For Sale By:Private Seller
Exterior Color: Teat
Interior Color: Black
Model: Road Runner
Number of Cylinders: 8
Trim: 2 door hardtop
Drive Type: Rear Wheel Drive
Number of Doors: 2
Seymour, Indiana, United States
1968 Plymouth Roadrunner! Totally Matching Numbers Car. Here is your Very Rare Chance in Muscle Car History. I have the ORIGINAL BUILD Sheet. Car is Absolutely Original and has never had any Body Work Done to it. Original Motor and Tranny in Car. Car is an Automatic, 383. Power Steering, Power Brakes, 11 inch brakes, AM Radio, Ash Tray Light, Glove Box Lock, Car will Fire Right up and Drive. Has some new parts such as plugs, wires, distributor cap, gas tank, brakes, brake lines, and fluids. As I said before, this car is like one frozen in time, original parts all the way down to the HEADLIGHTS!! It is missing the Radio and the Carpet and Headliner was taken out in order to replace. The Seats are actually in good Shape except for a couple cracks on the top of the backseats. The body is in really solid condition with minimal rust. For more information, please call. I will be able to give you and accurate and more detailed description on the phone. You can text also if you want. This car is near a once and a lifetime opportunity for an original, totally matching numbers, and original build sheet, and titles to verify the miles on the car. Feel free to call or text. Thanks for looking.
Payment Due within 5 Days of Auction Close.
Car is advertised locally so I have the right to end the auction early. I can help arrange shipping from our farm and ramps are not needed to load. Buyer is responsible for shipping costs. I tried to describe the tractor with as much detail as possible but feel free to call if you have any questions. 812-528-3082. Thank You! www.showtimeih.com
The US Marshal's so-called Blood Muscle Auction was completed earlier this month, with the prestigious nine-car field (two cars were added following Autoblog's initial story, a 1970 Chevrolet Chevelle SS 454 and a rare, mid-restoration 1971 Plymouth Hemi 'Cuda) finding new and hopefully law-abiding owners.
While we'd normally recap the stars of the show, in this particular auction, every car's sale was newsworthy. The full list of sale prices doesn't seem to be published, but according to The New York Times, the auction brought in a total of $2.5 million, or an average of about $277,000 per car.
The king of the contest seems to be a 1970 Plymouth Superbird (above, right), complete with a 426-cubic-inch Hemi V8, which brought home $575,000. The trio of Yenko Chevys, meanwhile, all easily cleared the six-figure mark, with the Yenko Camaro (above, far right) clearing $315,000, the Chevelle crossing the block for $237,500 and the supremely rare - one of just 37 - Yenko Nova (shown above, left) selling for an even $400,000.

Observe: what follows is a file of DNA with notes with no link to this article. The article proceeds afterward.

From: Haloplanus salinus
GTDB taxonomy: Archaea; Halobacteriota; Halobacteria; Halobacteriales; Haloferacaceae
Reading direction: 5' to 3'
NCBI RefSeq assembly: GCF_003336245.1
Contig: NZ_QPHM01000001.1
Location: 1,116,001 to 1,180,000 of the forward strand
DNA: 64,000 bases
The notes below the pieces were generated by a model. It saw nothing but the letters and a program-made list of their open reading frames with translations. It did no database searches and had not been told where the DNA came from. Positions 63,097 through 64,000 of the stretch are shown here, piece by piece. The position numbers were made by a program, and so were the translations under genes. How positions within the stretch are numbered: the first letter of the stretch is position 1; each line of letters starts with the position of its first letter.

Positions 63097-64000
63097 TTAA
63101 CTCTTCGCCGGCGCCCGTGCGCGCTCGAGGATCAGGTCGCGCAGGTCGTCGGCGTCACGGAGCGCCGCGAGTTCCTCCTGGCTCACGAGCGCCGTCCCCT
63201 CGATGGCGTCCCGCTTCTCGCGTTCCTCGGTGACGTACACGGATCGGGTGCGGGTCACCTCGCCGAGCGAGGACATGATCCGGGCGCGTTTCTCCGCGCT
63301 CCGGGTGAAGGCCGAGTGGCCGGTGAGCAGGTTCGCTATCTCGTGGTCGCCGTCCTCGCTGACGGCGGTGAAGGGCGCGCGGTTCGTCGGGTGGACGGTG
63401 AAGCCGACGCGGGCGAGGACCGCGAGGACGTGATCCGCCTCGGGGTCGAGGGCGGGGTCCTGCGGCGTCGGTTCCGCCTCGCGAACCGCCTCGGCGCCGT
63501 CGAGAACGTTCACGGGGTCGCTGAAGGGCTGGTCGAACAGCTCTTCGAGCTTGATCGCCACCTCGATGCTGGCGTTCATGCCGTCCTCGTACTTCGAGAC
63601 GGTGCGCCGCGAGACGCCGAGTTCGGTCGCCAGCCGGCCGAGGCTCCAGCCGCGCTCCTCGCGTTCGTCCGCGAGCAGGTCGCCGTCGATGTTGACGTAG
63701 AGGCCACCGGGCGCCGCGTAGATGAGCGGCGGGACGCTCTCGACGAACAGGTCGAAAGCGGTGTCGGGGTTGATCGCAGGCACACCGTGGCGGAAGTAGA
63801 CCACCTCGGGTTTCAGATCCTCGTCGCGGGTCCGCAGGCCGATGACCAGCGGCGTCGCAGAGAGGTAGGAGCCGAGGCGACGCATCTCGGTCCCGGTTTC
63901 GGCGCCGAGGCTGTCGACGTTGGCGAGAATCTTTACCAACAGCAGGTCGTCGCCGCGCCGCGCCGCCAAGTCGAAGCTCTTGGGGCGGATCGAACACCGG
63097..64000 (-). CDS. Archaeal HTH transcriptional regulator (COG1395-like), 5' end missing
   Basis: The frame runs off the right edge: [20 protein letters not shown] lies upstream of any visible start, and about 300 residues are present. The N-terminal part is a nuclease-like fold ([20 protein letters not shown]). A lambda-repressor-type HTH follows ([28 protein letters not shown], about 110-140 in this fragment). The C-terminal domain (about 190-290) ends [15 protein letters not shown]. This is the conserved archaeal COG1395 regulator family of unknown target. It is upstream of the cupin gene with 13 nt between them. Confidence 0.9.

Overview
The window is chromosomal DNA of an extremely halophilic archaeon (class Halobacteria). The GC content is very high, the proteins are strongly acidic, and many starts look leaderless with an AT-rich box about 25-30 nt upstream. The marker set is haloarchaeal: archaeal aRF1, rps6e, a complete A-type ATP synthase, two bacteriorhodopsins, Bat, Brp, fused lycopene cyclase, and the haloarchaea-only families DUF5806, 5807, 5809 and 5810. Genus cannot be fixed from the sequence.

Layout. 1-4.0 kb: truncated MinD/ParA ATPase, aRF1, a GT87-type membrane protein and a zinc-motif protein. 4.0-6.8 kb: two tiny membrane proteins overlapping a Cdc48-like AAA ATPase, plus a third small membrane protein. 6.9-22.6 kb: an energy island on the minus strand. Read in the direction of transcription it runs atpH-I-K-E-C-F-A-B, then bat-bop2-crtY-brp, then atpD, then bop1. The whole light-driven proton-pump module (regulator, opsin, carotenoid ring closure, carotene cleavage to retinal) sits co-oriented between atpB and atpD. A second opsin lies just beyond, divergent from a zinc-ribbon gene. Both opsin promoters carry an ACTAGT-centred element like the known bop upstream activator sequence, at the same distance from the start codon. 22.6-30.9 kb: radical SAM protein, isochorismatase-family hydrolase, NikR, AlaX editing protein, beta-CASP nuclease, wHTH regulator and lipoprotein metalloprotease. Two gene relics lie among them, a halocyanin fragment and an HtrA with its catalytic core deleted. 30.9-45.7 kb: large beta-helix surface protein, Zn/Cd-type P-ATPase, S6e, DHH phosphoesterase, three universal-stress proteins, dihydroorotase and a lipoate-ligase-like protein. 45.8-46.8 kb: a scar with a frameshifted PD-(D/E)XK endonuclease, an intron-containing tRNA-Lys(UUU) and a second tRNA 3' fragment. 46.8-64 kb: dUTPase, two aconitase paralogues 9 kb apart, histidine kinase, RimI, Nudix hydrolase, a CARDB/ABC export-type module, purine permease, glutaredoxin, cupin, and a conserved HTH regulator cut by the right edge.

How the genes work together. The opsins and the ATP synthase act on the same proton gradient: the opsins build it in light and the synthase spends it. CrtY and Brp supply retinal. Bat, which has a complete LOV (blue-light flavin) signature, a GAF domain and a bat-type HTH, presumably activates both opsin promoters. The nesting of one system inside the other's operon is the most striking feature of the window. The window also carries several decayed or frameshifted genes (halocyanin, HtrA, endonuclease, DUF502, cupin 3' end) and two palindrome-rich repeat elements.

Before Chrysler had Street and Racing Technology, it had Performance Vehicle Operations. What the two entities have in common, before SRT became its own brand, of course, is that each was created to take Chrysler and Dodge (and Plymouth, before it was unceremoniously killed off) vehicles to the next level of style and performance.
We'll leave the question of whether or not the old Plymouth (and later Chrysler) Prowler was ultimately a stylish, performance-oriented car to you, but the boys and girls currently leading the SRT charge at the Pentastar headquarters are keen to accept the retro-rod into the fold.
According to the automaker, all of SRT's current high-performance models owe a debt of gratitude to the old Prowler, due mostly to that car's use of lightweight bits and pieces and innovative construction techniques. If nothing else, the fact that the Prowler's frame is "the largest machined automotive part in history" is pretty cool. Read all the details here.
The Plymouth Superbird is one of those classic American cars from the muscle car era that has captured the imagination of all sorts of automotive enthusiasts long after its presence on roads and race tracks wore away. It's easy to see why. Where else but in the Swingin' Sixties and Seventies would a car leave the factory with an aerodynamics package that included a pointy beak and a rear spoiler that sat several feet above the rear deck?
The example you see above, which was born in 1970, is one of the finest Superbirds we've ever seen. Combine its complete restoration with its original 426 Hemi engine, and it's no surprise that it managed to bring in a cool half million dollars (plus 10 percent in fees) at Barrett-Jackson. See it yourself in our high-res image gallery above, and scroll down below for the official auction description.
If you want to follow along with the coverage, check out the Hagerty Fantasy Bid online game here.